2) The time devoted to the care of children has an equal value for society. In this sense, the collectivity recognizes the various modes of care, including that by a parent at home, and does not favour one mode of care over another.
3) The parental task requires investments of time and money throughout a child’s development. While it is true that more assistance should be extended in the first years of a child’s life, it is also undeniable that parents need support through all the different stages of their children’s development.
The welfare states in developed countries have at least one feature in common: they include a mixture of direct financial assistance, tax relief measures and services intended to assist families with dependent children. However, the objectives of these systems, their structures and the levels of assistance they offer vary from one country to another.
In general, the objectives of the services offered are clear. Child-care services for preschoolaged children facilitate parents’ work and support the development and socialization of young children. In addition, social, health and educational services are investments in the future of children that promote the development of society’s future human capital. The whole of society is expected to contribute to the financing of health and educational services, regardless of who the recipients are.
The objectives pursued by financial assistance programmes, whether they are paid directly to families or whether they are provided through the tax system, are more varied. These measures may be aimed at promoting natality or contributing to the cost of children’s education. Alternatively, they might have the objective of redistributing income horizontally and vertically over the family life cycle, taking into account families’ needs or size. They might be tax deductions to promote the financial autonomy of mothers or care-giving parents, to ensure the economic security of children when the parents terminate their conjugal lives or to reduce child poverty. Or, they might aim to supplement low incomes, increase the incentive to work by allowing other social benefits (such as employment insurance) to be paid regardless of family responsibilities30 or contribute to the social contract where salaries, which do not take into account parental responsibilities, are concerned.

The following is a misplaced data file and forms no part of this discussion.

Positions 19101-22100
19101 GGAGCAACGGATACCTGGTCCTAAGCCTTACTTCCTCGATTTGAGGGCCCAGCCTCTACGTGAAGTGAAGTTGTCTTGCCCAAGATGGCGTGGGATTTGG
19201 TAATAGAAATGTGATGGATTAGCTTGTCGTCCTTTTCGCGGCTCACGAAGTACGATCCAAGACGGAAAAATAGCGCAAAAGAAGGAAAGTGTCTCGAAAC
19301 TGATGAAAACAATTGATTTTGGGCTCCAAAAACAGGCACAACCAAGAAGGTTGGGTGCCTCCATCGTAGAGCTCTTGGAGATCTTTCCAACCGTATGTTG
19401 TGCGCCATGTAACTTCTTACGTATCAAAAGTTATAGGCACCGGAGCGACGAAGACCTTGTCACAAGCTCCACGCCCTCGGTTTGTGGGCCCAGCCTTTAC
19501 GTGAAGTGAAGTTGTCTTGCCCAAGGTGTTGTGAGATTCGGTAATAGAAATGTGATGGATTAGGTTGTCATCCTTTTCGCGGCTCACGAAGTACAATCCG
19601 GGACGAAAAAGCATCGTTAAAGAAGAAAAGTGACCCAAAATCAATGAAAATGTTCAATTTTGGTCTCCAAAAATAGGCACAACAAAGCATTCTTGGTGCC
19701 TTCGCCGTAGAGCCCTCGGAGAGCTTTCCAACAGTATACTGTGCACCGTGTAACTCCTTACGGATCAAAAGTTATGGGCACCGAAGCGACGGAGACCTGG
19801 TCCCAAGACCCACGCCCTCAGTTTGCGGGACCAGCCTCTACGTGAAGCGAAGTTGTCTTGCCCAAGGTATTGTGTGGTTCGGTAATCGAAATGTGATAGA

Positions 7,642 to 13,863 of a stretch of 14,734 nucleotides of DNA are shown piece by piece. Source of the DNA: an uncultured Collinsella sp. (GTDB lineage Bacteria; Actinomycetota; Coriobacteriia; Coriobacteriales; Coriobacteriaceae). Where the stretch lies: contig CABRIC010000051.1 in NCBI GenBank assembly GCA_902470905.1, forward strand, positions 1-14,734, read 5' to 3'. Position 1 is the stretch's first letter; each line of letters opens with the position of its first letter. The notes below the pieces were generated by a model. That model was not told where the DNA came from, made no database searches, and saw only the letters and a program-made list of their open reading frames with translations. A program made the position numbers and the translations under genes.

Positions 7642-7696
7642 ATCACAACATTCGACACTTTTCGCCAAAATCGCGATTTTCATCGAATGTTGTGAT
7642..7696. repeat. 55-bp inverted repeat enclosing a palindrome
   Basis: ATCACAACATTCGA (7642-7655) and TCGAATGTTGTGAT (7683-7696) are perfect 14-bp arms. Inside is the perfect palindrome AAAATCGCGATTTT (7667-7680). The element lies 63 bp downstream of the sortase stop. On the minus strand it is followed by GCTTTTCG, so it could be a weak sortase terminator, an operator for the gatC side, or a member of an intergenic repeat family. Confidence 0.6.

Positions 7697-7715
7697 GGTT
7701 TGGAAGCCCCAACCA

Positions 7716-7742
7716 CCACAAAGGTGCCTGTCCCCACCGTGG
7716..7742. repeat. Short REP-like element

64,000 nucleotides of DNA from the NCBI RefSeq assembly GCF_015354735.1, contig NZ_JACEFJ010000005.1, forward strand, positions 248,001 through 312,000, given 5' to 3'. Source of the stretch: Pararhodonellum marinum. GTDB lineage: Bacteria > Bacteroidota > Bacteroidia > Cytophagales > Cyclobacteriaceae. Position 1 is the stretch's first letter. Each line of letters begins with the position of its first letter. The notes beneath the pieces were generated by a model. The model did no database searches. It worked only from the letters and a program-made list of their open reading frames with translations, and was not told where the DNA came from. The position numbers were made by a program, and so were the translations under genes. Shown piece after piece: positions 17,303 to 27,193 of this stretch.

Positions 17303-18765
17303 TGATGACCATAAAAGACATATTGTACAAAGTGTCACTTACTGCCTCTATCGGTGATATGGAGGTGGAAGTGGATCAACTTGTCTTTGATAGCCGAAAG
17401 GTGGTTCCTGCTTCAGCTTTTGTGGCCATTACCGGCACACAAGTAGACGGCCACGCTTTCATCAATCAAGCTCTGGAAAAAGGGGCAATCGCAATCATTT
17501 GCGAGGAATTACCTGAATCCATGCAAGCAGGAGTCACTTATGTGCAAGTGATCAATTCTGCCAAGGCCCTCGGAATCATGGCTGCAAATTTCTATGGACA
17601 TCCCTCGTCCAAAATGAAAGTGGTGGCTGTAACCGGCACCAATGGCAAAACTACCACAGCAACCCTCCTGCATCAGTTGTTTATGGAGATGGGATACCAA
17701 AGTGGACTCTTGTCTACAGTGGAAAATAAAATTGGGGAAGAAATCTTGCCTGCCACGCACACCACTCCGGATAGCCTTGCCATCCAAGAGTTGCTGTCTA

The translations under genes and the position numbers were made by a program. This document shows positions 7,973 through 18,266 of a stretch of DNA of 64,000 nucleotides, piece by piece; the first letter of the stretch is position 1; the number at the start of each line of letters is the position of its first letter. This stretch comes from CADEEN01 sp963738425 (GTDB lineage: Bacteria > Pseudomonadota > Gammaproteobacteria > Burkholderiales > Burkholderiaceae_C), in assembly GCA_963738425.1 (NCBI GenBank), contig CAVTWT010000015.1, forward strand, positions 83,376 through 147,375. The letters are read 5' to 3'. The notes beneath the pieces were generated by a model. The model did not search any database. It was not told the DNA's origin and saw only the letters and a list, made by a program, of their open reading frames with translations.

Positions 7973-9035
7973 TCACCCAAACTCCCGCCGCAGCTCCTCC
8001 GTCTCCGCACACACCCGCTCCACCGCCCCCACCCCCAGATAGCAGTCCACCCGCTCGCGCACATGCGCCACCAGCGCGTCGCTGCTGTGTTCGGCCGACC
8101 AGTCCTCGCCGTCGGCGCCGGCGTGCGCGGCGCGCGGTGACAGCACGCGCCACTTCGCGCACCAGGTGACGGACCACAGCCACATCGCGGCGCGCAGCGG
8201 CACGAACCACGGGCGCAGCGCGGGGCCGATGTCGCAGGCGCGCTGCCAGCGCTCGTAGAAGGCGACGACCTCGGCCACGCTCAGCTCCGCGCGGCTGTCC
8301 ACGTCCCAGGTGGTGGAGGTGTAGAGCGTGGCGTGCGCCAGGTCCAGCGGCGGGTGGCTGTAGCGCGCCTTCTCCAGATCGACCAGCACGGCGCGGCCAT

The result of this multiplicity of objectives has been that industrialized countries do not have uniform public policies in this field, even though they are all preoccupied with families’ living conditions. Each articulates varying degrees of horizontal and vertical income redistribution and varying priorities regarding, for example, targeted assistance to single-parent families and measures to encourage mothers to pursue professional activities.31 Table 11 summarizes the common model of public support for children in Scandinavian countries. In the three examples here, Denmark, Norway and Sweden, the support strategy is very simple: nontaxable family allowances are paid for all children, with a supplement for young children (in two out of the three countries); there is no tax relief for children; and there is a guarantee of public support for single-parent families when the non-custodial parent does not contribute financially to the support of the children (or there is none). Our proposition of a universal family allowance is directly inspired by this model.